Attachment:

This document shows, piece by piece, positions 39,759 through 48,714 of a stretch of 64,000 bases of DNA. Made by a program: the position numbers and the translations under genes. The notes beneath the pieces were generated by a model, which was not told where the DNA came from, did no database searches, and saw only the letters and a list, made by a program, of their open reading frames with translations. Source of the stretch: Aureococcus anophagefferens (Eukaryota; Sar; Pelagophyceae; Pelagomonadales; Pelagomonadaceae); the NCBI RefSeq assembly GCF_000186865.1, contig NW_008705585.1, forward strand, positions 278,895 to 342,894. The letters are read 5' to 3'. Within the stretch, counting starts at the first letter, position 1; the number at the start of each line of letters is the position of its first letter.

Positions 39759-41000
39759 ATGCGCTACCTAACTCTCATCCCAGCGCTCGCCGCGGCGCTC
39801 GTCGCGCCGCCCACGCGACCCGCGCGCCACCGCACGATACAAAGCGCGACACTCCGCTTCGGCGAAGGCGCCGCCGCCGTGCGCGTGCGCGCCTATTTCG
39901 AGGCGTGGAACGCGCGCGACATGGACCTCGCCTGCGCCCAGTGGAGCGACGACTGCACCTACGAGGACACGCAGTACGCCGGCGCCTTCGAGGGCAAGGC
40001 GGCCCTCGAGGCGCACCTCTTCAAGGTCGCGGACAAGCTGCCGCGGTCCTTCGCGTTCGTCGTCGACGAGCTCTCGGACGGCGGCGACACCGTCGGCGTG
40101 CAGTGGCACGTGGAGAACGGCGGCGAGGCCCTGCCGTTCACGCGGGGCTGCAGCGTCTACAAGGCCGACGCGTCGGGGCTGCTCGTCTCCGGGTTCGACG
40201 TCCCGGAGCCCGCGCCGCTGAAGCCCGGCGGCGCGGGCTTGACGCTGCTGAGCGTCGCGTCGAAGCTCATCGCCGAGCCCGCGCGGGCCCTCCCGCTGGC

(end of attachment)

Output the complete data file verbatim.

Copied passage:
This document shows, piece by piece, positions 39,759 through 48,714 of a stretch of 64,000 bases of DNA. Made by a program: the position numbers and the translations under genes. The notes beneath the pieces were generated by a model, which was not told where the DNA came from, did no database searches, and saw only the letters and a list, made by a program, of their open reading frames with translations. Source of the stretch: Aureococcus anophagefferens (Eukaryota; Sar; Pelagophyceae; Pelagomonadales; Pelagomonadaceae); the NCBI RefSeq assembly GCF_000186865.1, contig NW_008705585.1, forward strand, positions 278,895 to 342,894. The letters are read 5' to 3'. Within the stretch, counting starts at the first letter, position 1; the number at the start of each line of letters is the position of its first letter.

Positions 39759-41000
39759 ATGCGCTACCTAACTCTCATCCCAGCGCTCGCCGCGGCGCTC
39801 GTCGCGCCGCCCACGCGACCCGCGCGCCACCGCACGATACAAAGCGCGACACTCCGCTTCGGCGAAGGCGCCGCCGCCGTGCGCGTGCGCGCCTATTTCG
39901 AGGCGTGGAACGCGCGCGACATGGACCTCGCCTGCGCCCAGTGGAGCGACGACTGCACCTACGAGGACACGCAGTACGCCGGCGCCTTCGAGGGCAAGGC
40001 GGCCCTCGAGGCGCACCTCTTCAAGGTCGCGGACAAGCTGCCGCGGTCCTTCGCGTTCGTCGTCGACGAGCTCTCGGACGGCGGCGACACCGTCGGCGTG
40101 CAGTGGCACGTGGAGAACGGCGGCGAGGCCCTGCCGTTCACGCGGGGCTGCAGCGTCTACAAGGCCGACGCGTCGGGGCTGCTCGTCTCCGGGTTCGACG
40201 TCCCGGAGCCCGCGCCGCTGAAGCCCGGCGGCGCGGGCTTGACGCTGCTGAGCGTCGCGTCGAAGCTCATCGCCGAGCCCGCGCGGGCCCTCCCGCTGGC